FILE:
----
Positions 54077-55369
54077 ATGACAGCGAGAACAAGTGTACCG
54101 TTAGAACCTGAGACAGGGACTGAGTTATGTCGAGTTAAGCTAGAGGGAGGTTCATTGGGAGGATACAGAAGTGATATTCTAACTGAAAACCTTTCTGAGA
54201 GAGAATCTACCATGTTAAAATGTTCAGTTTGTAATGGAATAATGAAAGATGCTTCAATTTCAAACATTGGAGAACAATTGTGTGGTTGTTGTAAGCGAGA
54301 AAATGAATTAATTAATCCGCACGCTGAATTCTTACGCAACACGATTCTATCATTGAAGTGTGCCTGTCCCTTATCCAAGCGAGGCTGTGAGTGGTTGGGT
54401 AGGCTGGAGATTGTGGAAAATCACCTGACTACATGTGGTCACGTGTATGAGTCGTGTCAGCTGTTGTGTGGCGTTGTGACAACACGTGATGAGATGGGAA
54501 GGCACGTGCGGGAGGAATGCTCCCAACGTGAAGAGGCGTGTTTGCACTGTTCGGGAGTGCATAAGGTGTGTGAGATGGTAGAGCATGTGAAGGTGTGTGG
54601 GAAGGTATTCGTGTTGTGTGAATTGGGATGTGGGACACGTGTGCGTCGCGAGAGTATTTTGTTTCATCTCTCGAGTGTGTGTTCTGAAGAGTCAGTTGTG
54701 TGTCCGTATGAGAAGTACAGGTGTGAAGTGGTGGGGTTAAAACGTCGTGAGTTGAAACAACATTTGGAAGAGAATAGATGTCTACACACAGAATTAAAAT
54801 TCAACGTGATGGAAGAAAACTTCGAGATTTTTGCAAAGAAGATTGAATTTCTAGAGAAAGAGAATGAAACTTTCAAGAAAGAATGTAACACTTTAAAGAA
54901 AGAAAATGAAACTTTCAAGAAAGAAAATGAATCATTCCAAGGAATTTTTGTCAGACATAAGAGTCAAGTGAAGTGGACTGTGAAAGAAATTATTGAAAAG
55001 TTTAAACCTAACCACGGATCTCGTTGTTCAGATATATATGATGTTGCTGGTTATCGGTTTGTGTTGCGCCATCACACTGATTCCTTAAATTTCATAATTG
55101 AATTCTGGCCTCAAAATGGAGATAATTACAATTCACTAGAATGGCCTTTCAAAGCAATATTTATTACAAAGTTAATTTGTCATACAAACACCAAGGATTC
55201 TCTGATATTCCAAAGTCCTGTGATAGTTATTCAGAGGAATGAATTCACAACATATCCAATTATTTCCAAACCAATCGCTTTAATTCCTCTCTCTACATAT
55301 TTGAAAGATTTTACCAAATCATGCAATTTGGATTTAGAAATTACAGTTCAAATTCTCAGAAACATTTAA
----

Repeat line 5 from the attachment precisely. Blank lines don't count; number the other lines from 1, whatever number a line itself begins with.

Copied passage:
54301 AAATGAATTAATTAATCCGCACGCTGAATTCTTACGCAACACGATTCTATCATTGAAGTGTGCCTGTCCCTTATCCAAGCGAGGCTGTGAGTGGTTGGGT